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11 May 2021

FAIR: New donor eligibility questions


From June 14 onwards, the questions we ask before you give blood will change. Find out how and why.

The changes, which come into effect on World Blood Donor Day 2021, are taking place because UK blood services are starting to assess eligibility on a person-by-person basis instead of applying across-the-board restrictions which have previously excluded potential donors including low-risk gay men.

Using a donor’s individual experiences to determine whether that person is eligible to donate makes the process fairer for all donors, and means more people will be able to give blood than ever before.

It also means we will be asking every donor the same questions - regardless of age, sex or sexual orientation.

These changes to the way UK blood services assess the risk of transfusion transmitted infections incorporate the key recommendations of the 2020 FAIR (For the Assessment of Individualised Risk) Report. The recommendations were designed by epidemiology, sexual health and infectious disease experts to make sure we keep the blood supply safe while making blood donation fairer and more accessible to all.

So what will these new questions be?

For a sneak preview of our new questions, try out our updated Can I give blood? quiz.

You will be asked whether, over the last three months, you have:

  • been diagnosed with or treated for (or had sex with someone who had been diagnosed with or was being treated for) a sexually transmitted disease (excluding chlamydia, genital herpes or genital warts)?
  • taken Pre or Post Exposure Prophylaxis for HIV (PrEP or PEP)?
  • taken part in Chemsex? (Chemsex is defined as sexual activity under the influence of stimulant drugs such as methamphetamine or mephedrone to enhance sexual experiences, often involving sex with several partners during a session).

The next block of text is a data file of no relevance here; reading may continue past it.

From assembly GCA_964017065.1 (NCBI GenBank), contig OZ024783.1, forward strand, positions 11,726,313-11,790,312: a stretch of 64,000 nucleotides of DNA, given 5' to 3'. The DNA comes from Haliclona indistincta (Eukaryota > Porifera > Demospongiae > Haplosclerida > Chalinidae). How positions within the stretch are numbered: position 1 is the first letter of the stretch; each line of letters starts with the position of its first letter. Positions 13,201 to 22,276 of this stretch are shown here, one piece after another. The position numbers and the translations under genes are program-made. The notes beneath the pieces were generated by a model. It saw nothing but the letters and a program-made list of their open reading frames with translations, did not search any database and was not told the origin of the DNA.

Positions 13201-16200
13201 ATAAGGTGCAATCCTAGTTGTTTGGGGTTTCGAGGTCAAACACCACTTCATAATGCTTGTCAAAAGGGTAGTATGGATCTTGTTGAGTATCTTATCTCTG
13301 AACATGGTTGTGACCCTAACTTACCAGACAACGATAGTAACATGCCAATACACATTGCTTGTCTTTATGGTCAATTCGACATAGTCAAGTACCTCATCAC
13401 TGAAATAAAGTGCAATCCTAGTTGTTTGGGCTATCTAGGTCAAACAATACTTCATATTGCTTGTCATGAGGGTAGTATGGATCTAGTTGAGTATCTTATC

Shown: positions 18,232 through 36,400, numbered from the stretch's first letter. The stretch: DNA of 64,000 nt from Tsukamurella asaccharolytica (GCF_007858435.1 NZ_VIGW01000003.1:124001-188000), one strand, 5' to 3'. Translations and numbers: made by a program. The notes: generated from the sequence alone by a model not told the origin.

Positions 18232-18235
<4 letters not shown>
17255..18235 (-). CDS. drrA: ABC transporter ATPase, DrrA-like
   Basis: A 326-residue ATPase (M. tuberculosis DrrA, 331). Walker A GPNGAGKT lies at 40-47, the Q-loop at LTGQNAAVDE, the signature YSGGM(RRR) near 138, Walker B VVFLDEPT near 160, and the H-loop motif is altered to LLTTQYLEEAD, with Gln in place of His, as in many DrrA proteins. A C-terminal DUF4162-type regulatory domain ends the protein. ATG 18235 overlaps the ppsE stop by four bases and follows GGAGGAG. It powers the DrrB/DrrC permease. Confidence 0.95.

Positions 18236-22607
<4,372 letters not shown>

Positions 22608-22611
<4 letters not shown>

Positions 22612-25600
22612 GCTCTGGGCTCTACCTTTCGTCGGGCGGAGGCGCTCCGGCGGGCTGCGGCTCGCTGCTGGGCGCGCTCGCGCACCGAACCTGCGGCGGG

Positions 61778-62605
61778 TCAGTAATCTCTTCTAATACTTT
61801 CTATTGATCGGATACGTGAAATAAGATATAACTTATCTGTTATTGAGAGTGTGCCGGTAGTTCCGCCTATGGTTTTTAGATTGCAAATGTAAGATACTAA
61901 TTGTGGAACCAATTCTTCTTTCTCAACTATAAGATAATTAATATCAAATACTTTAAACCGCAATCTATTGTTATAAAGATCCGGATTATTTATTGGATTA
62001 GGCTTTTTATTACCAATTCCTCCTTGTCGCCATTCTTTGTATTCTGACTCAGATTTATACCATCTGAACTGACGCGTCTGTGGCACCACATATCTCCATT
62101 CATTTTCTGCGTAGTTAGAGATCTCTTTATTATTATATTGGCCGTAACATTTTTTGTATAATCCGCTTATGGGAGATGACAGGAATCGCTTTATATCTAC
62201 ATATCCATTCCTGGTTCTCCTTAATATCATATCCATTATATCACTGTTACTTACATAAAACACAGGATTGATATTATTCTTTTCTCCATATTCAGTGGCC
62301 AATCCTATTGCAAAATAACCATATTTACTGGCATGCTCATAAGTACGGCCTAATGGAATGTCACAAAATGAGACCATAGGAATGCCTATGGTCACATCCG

If your answer is 'yes' to any of these questions, you will not be eligible to give blood for another three months.

In addition, you will also be asked whether over the last three months, you have:

  • had sex with someone new, or resumed a previous or infrequent sexual relationship?
  • had sex with more than one person?

If you answer 'yes' to either (or both) questions, you will then be asked if you had anal sex with any of your sexual partners.

  • If you have, you will not be able to donate for three months.
  • If you have not, you will be able to donate (subject to all other eligibility criteria).

We realise that being asked about specific sexual practices is something you may be unused to or find embarrassing. However, we hope you will understand the need for these questions.

What will we do with the information you give us?

We keep a record of all donors, donations and test results. We use this information to:

  • keep donors and patients safe.
  • let you know when and where to donate.
  • get in touch about any problems.
  • improve our service.
  • check we’re meeting our standards.
  • help recruit new donors.

The information you give us is not linked to any other NHS or clinical records. All our staff are trained in confidentiality, and personal information is kept secure and only shared with other organisations if needed to deliver our service. We keep information about donors and donations for at least 30 years. You can find out more, including information about your rights, on our website or in our data protection leaflet.

Do you have any concerns around your sexual health after answering these questions?

We are working in partnership with sexual health professionals to promote greater awareness of how to manage your sexual health and well-being.

Find out more

To find out more about the FAIR report visit:

For online support on sexual health, visit:

For online support around drug use, visit:

For more information on hepatitis visit:

Thank you for working with us to introduce this important new approach to assessing donor health. Together we can save lives.

Current blood stock levels across Scotland Tuesday 27 February

We aim to retain 6 days of stocks at any time in order to meet the requirements of patients in Scotland.

Learn more about blood types